Mr Corbyn visited the Cambridgeshire city to hail the victory of Labour’s Lisa Forbes as “a great win” which had “pushed the Tories to the margins” and shown widespread support for the party’s anti-austerity message.
Ms Forbes held the seat by a margin of 683 over Nigel Farage’s Brexit Party, which had been hotly tipped to land its first MP just weeks after being created.
Mr Farage slipped away from the count moments before the result was announced, but later said that his party’s close second place showed that UK politics had “fundamentally changed” and that Leave-backing voters should switch from the Tories to secure Brexit.
“It is no longer just two parties contesting,” he said. “The danger is that in seats like this the Conservatives split the Leave vote.”
In her victory address, Ms Forbes hailed the defeat of “the politics of division”
But there was unease in Labour ranks over the election of a candidate who had been forced to apologise for “liking” antisemitic messages on social media.
Former minister Dame Margaret Hodge, who has clashed with Mr Corbyn over antisemitism, said she had “seriously mixed feelings” about the result. She said she had formally raised concerns with the party leadership, adding: “Lisa Forbes and the Labour Party have a lot to answer for.”
The Jewish Labour Movement called for the new MP to have the whip suspended immediately.
The group said in a statement that Ms Forbes "will have to go far, far further than her statement at the weekend to demonstrate to our members and the Jewish community that she isn’t racist against Jews".
Ilford North MP Wes Streeting said he had “given up any hope that the Labour leadership is serious about tackling antisemitism, while Birmingham Yardley’s Jess Phillips said she would take Ms Forbes’ apology at face value”, but added: “With every case, the party’s values chip away and our ability to stand up against hate erodes.”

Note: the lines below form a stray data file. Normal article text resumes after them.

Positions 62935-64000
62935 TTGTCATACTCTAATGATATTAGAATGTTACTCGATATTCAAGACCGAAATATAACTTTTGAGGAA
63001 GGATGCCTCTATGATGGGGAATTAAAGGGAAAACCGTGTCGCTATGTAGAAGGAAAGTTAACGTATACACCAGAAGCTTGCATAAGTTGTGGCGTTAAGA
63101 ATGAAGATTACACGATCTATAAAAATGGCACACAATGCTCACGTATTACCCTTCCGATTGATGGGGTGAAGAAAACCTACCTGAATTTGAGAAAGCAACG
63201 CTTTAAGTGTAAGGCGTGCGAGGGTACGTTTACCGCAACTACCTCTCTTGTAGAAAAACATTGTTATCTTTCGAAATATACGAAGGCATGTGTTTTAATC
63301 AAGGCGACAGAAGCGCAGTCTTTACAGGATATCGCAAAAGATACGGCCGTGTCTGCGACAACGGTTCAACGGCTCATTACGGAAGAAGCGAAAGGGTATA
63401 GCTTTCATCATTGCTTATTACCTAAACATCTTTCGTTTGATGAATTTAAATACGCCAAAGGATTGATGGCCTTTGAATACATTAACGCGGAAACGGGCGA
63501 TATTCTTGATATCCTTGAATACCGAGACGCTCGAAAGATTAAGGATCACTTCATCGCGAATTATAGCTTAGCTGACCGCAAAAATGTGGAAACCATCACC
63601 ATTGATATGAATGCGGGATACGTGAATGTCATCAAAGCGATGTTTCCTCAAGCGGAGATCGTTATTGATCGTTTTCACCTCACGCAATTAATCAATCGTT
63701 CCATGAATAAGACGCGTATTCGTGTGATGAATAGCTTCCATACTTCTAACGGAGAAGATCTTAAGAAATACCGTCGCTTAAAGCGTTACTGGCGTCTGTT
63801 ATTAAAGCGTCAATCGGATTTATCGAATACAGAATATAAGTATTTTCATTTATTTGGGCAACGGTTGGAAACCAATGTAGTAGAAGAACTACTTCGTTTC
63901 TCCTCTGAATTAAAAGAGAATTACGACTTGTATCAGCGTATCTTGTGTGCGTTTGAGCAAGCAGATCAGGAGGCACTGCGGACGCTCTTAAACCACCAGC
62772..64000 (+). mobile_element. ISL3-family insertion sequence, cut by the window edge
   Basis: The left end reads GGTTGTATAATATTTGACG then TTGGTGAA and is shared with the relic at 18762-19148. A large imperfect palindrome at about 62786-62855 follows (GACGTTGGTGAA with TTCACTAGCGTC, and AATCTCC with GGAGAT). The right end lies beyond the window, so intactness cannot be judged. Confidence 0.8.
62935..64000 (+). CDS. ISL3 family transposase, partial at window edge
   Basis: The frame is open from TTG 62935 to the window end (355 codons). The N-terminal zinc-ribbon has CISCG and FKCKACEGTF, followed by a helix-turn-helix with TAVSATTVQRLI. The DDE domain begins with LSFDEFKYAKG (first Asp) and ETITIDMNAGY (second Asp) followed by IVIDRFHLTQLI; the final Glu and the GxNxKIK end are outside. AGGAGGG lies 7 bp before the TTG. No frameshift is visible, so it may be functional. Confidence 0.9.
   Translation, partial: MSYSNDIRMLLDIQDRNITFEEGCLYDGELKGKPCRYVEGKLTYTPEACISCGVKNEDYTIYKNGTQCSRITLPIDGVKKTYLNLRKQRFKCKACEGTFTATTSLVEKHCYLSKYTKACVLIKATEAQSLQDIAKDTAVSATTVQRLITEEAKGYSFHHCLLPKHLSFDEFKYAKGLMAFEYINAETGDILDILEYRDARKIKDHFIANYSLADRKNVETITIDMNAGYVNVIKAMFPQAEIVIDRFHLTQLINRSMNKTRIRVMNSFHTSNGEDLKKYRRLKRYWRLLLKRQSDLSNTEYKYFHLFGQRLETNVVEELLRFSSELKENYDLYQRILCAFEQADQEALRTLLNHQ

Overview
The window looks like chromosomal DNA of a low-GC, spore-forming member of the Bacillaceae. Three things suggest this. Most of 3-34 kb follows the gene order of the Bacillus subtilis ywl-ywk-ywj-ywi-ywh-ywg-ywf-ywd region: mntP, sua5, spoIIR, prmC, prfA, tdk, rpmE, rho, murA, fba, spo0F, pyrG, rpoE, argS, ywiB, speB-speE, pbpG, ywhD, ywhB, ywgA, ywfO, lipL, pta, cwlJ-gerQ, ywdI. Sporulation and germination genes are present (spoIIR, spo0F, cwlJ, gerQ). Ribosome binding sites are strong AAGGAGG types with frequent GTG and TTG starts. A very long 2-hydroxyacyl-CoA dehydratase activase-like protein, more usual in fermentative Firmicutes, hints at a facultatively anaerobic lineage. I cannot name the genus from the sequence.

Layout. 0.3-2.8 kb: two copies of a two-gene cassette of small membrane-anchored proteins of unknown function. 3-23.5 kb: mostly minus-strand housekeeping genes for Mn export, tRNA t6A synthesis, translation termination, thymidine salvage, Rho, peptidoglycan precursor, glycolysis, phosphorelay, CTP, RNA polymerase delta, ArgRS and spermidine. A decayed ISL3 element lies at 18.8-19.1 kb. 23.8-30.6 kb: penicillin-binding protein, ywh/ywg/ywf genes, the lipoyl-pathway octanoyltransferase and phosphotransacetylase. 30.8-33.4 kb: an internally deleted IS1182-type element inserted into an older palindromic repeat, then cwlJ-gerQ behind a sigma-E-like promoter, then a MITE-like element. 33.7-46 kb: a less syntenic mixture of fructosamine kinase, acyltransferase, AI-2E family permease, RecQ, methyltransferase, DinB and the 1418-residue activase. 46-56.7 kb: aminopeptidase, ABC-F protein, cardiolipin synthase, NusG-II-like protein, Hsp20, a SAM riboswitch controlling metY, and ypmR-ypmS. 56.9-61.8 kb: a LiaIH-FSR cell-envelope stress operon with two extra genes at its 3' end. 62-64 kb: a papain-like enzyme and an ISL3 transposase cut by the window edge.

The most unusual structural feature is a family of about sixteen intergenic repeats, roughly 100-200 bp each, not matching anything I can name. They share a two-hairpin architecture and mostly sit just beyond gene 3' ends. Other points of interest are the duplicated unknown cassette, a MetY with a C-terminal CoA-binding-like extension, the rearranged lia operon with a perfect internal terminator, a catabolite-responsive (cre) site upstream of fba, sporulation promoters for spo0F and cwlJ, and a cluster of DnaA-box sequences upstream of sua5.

Mr Hunt said it was “incredibly disappointing” that Tories had slumped into third place.
He warned: “No future for our party until we deliver Brexit – any elections before then will just allow Corbyn to sneak through the middle. But when the UK has Brexited, we will be back.”
Mr Johnson said that if EU withdrawal was not delivered by October 31, “we risk Brexit Party votes delivering Corbyn to No 10”, while Mr Raab said any further delay would let Labour into power “by the back door”.
But international development secretary Rory Stewart – who has said he is ready to delay Brexit to deliver a deal – challenged his leadership rivals’ reading of the Peterborough result.
Figures from the British Electoral Survey showed that 88% of Conservative-held seats had seen a swing to Remain parties since the 2016 referendum, with 124 of them now containing more voters who support Remain-backing parties than no-dealers, he said.
“We must reach ch across divides to the centre ground and win back younger, Remain voters as well as Leave voters,” said Mr Stewart. “That’s the right and the smart thing to do. And I will do it.”
Labour MP John Mann, who wants Brexit delivered, said the Peterborough result showed that Mr Corbyn must resist internal pressure to commit the party to supporting a second referendum.
“The main conclusion to be drawn is that second referendum for the Labour Party is now dead,” he said. “We didn’t lose many votes to the Liberals. The Liberals got half the votes that they did in 2010. The thing that will stop the Labour Party winning the next general election is all this nonsense about a second referendum.
“We promised to deliver Brexit. That’s what we need to do, and if we do we will be in power.”
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